Q: What is the Barnett Shale?
A: The Barnett Shale is a large natural gas reserve that stretches underground across a 15 county area. It contains an estimated 26 trillion cubic feet of natural gas and is located approximately 1.5 miles below the surface. In recent years, advances in drilling technology have made it possible for energy companies to extract large amounts of natural gas from the Barnett Shale.
Q: How can I find out if a natural gas well permit has been obtained near my property or additional information about gas well drilling within our city limits?
A: If a gas drilling operator has requested a drilling permit within 1000 feet from your residence, you will receive a notification concerning the request.
Q: Can someone else own the minerals underneath my property? How can I tell if I own my minerals?
A: Yes – It is possible that the mineral ownership may be different than surface ownership. A deed/title search may be necessary for one to determine who actually owns the minerals under a piece of property.
Q: Will drilling affect the foundation of my house?
A: There is no documented evidence of drilling affecting foundations. Most foundation problems occurring in the North Texas area are a result of groundswell and contraction during alternating periods of wet and dry weather.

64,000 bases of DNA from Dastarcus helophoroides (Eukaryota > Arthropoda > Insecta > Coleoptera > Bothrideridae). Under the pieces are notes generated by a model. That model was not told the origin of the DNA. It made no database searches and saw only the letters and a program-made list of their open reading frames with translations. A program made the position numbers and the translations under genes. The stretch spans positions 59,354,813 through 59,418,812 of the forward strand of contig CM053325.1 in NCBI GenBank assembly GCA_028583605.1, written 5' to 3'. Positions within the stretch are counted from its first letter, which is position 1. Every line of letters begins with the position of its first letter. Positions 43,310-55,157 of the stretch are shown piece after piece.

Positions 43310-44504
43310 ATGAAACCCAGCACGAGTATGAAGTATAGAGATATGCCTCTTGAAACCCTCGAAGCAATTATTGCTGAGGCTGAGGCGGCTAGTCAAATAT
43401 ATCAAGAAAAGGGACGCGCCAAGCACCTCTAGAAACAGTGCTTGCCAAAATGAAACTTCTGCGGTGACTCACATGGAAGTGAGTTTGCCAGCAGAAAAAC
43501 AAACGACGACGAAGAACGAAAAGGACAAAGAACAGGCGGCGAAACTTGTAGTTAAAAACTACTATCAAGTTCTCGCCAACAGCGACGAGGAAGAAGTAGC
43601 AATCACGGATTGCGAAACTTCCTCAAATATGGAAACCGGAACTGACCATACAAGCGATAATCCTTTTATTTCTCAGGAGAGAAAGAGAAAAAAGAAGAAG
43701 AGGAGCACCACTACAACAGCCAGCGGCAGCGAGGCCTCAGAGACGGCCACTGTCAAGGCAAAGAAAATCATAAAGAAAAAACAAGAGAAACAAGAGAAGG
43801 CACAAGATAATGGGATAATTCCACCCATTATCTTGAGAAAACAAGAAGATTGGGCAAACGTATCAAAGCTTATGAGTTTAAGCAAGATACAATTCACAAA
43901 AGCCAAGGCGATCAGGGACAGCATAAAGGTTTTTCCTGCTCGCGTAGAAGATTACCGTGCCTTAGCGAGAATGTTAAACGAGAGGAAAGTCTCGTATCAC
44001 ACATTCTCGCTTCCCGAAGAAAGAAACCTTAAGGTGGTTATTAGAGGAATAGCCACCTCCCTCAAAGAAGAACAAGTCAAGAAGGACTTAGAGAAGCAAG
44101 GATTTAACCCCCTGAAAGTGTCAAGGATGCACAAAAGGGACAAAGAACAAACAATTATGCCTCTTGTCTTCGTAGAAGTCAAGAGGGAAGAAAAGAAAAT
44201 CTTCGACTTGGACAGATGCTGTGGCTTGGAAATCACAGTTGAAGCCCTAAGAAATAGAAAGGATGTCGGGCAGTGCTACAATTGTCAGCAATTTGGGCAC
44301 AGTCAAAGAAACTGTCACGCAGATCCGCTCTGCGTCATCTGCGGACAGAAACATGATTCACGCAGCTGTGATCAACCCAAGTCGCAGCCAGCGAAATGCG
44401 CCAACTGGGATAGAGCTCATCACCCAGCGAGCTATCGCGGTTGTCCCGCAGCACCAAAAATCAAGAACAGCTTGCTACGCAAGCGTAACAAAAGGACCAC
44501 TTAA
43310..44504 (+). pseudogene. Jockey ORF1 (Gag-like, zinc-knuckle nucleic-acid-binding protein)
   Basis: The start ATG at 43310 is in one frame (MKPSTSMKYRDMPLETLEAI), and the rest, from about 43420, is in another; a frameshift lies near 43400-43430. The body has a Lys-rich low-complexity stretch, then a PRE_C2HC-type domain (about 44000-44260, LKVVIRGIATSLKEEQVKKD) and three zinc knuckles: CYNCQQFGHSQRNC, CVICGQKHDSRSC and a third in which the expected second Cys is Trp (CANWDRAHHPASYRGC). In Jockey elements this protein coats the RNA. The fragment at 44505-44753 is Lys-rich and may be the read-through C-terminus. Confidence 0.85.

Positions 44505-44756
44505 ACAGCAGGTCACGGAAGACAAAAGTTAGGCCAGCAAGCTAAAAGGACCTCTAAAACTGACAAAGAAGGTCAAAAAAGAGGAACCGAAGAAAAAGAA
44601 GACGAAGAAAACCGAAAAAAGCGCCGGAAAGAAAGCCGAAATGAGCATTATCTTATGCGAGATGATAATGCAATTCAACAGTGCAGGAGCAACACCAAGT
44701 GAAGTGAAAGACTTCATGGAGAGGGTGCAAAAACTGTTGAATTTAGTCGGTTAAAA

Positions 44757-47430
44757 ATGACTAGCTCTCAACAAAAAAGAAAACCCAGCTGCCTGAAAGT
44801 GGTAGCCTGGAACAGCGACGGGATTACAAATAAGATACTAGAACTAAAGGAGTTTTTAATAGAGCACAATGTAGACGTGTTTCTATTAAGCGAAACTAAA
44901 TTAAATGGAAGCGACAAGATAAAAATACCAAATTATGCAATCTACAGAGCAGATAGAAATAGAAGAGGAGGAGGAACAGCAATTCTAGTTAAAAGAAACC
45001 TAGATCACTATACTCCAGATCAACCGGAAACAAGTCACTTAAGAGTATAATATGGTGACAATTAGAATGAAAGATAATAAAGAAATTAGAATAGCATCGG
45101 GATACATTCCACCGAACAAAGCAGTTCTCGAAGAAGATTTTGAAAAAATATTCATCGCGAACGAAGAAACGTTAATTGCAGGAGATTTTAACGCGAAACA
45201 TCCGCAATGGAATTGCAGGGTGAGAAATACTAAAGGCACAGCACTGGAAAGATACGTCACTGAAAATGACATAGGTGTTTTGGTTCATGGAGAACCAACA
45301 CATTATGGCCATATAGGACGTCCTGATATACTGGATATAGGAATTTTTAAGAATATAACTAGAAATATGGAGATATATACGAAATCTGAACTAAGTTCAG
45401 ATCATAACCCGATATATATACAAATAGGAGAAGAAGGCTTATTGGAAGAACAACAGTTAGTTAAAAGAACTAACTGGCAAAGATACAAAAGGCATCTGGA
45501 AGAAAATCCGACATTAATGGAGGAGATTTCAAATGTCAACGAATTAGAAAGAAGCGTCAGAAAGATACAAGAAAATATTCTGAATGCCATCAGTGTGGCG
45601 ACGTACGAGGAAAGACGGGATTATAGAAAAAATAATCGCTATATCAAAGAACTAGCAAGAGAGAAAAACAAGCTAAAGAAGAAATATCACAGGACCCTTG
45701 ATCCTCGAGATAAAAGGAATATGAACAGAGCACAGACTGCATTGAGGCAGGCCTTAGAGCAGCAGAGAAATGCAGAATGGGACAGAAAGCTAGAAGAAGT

Q: What emergency plans are in place in case of an accident?
A: In the case of gas wells, it has been determined that one plan is not a viable alternative and that if a situation should arise, it should be handled based on the type of incident and the information available. An Emergency Response Plan is required as part of the gas well permit application.
Q: Can a gas well be placed on my property without my permission?
A: As a general rule, an operator would rather have the surface owner’s permission before placing a well site on a particular property and will pay appropriate damage fees to the surface owners. Any other actions would be preceded by legal action involving the operator and the property owner.
Q: What can I expect when a company is going to drill in my area?
A: A sign will be placed near the proposed well site advising that a permit application has been approved. Additional notification may be required depending on setback distances to residential and/or public buildings. A pad generally 300′ X 300′ will be prepared and a drilling rig will move onto the location. The drilling rig will be on site for approximately 20 to 30 days actually “drilling” the well and running pipe into the open hole. After the well is drilled, the drilling rig will move off the site. The rig move and drilling is a 24-hour operation and is probably the noisiest part of the operation. Shortly thereafter, well “completion” will begin and a smaller portable rig will move onto the location. After completion operations, surface equipment will be installed along with appropriate fencing and gates. From this point, there will be minimal activity on the location. Occasionally a small rig will be brought to the location for remedial work.
Q: Will someone be on the drilling site at all times?
A: During drilling operations, there are personnel on-site 24 hours. Completion operations are usually conducted during the day, but personnel may be on-site 24 hours during a short flow-back period. If there are not personnel on-site (Operations or Private Security), then the site/equipment must be secured.